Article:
Whether you purchase a dog first aid kit from us, one of our competitors, or put one together yourself, the most important thing is that you actually have one. I believe that anyone who lives, works, or plays with a dog should have a dog first aid kit on stand-by. Whether you and your dog are afield, at work, camping, traveling or at home, having a K9 first aid kit available could save your dog's life.
In our 23 years of manufacturing canine first aid kits, the most asked question is, “What should I have in my dog first aid kit?” There is no one answer to that question - it all depends on the job or activity that your dog will be participating in, and the health risks he/she will confront. If your dog is taking part in sporting activities like hunting, field trials or agility competitions, then you’d want to have a more extensive kit. If your dog mostly stays around the house, a more basic kit should be enough. If you travel with your dog or go hiking or camping, then probably something in between should work.
With that said, consider having the following components in your dog first aid kit:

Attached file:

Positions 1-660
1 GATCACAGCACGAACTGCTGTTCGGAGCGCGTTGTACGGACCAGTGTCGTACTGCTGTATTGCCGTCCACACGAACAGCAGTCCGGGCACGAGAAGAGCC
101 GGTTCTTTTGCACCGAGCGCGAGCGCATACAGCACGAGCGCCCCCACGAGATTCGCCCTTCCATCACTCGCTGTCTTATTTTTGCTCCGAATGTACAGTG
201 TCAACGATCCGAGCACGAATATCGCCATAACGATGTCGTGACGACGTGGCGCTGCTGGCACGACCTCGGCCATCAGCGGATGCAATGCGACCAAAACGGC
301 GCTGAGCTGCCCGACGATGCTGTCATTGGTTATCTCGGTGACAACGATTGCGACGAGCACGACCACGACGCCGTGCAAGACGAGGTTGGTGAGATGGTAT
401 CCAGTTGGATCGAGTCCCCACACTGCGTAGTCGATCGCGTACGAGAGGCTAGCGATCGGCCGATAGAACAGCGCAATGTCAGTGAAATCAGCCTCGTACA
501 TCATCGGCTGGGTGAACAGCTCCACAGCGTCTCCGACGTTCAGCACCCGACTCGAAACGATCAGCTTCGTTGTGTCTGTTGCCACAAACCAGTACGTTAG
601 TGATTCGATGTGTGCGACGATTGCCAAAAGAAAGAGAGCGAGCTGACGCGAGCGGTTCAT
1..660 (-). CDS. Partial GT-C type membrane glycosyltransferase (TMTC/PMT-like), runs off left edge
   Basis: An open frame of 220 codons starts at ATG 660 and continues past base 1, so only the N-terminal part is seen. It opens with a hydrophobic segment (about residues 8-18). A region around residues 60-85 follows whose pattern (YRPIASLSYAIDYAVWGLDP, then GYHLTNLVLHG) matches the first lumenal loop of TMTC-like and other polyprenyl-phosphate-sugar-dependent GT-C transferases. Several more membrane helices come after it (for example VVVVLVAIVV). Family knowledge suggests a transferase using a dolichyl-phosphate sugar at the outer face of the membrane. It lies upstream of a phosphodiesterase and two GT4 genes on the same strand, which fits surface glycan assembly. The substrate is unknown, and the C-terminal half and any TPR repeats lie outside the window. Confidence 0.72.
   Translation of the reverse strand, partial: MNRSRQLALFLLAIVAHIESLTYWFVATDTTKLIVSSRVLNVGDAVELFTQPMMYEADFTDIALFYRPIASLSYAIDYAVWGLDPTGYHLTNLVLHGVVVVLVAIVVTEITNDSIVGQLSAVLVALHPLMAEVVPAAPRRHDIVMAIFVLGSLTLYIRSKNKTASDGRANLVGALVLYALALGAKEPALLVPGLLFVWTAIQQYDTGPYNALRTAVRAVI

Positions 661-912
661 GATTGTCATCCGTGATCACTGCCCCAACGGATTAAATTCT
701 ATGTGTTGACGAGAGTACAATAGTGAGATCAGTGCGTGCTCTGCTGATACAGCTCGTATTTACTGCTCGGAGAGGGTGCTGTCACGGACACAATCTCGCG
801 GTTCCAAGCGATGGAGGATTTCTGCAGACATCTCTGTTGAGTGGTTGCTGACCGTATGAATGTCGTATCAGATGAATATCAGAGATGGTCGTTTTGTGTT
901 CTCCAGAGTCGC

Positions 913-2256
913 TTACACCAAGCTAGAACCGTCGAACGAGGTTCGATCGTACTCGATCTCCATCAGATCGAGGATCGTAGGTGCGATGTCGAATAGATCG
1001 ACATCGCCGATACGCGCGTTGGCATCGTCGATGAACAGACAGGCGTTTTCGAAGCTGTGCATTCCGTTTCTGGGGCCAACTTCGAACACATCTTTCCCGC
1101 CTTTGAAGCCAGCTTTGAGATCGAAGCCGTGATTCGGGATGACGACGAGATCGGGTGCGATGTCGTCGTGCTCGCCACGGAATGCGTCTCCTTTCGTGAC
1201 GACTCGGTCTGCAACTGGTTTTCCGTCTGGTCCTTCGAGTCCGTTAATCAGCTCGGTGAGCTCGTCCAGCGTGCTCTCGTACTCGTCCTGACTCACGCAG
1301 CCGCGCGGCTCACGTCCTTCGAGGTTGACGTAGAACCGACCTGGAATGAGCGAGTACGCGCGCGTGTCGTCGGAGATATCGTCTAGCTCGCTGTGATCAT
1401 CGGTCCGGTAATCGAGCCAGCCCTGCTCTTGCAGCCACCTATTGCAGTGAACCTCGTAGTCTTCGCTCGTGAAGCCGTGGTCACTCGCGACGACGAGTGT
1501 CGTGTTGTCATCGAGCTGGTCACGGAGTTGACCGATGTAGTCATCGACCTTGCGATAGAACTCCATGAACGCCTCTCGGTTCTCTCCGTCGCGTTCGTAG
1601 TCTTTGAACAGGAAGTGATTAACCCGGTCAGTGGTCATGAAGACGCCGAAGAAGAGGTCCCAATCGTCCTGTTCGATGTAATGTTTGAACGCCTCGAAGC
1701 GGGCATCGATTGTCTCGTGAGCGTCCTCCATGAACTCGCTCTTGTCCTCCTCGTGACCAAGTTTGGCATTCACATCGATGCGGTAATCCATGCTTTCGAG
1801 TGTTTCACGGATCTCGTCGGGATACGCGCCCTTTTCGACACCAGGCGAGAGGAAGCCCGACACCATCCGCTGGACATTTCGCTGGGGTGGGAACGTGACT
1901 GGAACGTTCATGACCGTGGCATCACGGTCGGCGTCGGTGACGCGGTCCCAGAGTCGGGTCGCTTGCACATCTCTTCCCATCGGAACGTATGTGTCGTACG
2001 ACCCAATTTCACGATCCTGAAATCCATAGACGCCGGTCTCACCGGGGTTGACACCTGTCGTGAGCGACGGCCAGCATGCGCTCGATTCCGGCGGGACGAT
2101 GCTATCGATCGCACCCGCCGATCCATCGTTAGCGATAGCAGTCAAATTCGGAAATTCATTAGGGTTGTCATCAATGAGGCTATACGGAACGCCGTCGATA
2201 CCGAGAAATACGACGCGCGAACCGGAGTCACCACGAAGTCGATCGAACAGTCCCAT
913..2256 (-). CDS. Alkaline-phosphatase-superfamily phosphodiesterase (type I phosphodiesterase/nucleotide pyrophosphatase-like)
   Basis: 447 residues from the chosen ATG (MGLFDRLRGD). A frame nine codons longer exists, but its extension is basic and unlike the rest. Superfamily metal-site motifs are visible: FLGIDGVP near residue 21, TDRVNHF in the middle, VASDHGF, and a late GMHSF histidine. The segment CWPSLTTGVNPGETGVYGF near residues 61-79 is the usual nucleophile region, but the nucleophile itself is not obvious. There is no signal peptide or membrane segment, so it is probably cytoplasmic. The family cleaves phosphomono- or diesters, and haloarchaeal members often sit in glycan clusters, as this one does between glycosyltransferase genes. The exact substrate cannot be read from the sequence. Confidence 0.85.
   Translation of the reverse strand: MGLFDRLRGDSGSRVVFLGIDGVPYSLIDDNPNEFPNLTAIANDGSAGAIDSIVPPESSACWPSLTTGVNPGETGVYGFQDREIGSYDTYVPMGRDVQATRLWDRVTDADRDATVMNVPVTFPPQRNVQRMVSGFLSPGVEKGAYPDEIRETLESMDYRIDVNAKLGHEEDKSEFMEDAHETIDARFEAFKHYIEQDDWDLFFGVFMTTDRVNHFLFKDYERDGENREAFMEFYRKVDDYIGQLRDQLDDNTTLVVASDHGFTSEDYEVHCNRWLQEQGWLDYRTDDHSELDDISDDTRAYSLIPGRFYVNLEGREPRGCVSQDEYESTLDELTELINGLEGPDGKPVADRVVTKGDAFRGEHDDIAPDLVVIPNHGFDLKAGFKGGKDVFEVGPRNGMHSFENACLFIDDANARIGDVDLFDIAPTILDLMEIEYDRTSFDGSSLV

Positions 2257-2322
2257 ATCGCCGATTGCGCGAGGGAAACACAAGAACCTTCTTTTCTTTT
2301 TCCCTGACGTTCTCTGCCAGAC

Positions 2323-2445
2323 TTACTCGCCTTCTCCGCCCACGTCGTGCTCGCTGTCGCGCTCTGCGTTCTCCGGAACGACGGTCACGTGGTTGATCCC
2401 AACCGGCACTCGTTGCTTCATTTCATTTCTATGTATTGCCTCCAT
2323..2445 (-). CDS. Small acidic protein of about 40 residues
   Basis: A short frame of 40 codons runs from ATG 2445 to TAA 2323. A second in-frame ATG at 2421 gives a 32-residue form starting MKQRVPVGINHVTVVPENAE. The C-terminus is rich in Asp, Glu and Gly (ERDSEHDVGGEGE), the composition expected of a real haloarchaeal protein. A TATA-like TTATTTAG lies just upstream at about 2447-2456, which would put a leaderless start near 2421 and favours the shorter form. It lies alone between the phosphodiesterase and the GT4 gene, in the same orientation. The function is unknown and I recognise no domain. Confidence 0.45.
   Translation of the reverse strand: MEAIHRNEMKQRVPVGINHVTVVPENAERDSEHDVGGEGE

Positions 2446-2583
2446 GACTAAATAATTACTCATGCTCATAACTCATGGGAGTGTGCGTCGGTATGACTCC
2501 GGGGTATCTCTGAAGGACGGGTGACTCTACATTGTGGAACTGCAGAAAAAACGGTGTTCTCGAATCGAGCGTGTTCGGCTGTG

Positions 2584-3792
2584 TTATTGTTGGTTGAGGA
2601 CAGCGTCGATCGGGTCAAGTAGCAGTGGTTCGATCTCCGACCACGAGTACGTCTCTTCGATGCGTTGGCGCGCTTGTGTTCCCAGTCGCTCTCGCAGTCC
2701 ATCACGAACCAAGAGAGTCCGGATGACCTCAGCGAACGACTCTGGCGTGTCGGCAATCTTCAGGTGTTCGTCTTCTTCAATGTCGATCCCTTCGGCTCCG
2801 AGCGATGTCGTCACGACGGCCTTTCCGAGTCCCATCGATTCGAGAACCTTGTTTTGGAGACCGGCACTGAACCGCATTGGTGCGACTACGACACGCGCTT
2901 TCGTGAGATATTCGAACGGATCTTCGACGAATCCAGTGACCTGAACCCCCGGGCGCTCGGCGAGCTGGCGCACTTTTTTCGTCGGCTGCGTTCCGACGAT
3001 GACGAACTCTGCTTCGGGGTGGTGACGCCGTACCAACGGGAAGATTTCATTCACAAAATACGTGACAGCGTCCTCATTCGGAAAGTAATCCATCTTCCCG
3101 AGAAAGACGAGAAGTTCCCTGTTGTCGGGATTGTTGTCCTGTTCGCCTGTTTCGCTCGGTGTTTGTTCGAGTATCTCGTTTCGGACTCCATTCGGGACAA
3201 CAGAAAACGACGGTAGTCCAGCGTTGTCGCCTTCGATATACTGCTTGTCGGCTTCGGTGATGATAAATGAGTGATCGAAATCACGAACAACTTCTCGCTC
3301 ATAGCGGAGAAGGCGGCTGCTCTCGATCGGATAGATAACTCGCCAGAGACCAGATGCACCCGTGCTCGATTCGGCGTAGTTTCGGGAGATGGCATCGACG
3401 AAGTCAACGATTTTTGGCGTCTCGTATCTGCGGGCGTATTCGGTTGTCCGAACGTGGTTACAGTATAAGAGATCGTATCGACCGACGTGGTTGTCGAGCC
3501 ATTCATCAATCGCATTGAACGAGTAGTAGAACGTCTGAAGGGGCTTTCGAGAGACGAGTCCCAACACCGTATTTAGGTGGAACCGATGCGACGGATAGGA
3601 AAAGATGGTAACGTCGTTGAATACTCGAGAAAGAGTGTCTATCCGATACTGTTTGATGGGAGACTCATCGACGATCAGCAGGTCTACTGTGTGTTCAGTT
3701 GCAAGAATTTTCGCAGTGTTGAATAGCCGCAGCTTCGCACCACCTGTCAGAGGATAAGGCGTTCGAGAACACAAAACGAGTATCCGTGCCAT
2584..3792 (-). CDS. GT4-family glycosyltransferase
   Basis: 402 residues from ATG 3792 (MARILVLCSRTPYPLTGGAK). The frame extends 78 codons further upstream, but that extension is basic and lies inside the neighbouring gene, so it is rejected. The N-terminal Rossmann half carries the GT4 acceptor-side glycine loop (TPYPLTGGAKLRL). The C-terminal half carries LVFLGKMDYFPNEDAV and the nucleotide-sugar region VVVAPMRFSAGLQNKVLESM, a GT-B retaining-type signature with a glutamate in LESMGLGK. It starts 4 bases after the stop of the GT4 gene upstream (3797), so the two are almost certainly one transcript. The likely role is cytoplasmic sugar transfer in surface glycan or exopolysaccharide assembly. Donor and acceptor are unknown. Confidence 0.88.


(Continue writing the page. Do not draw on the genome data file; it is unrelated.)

Phone numbers: Start with your veterinarian’s phone number. If you’re traveling, locate and write down the nearest emergency veterinary clinic’s phone number and address (include directions to the clinic). Also, have the number for a poison control hotline.
Medical Records / History for your dog can be placed in a zip-lock bag. Include: Proof of up-to-date rabies and other vaccinations, important medical records including a list of any prescriptions. If you haven’t already done so, consider micro-chipping and using a lost pet locator service like 1-800-HELP-4-Pets, in case your 4-legged pal gets lost. It’s best to use both of these methods.
Common sense and keeping a level head is very important in any canine emergency. Chances are, there is going to be blood present. You will have a dog that is in pain, is frightened and confused. If you remain calm, your decision making skills will be improved and it may help keep your dog calmer, as well.
The purpose of a dog first aid kit is to bridge the gap between the emergency and prompt veterinary treatment. It’s called the two Ts of first aid: Treat & Transport.
Finally, be mindful of your limitations. If you’re not a veterinarian, no dog first aid kit will make you one. Do your best to temporarily treat your dog’s situation and then get the dog to a veterinarian – quickly, but safely.
Hopefully, this information will help you prepare to keep your canine buddy safe, whether at home or on the go.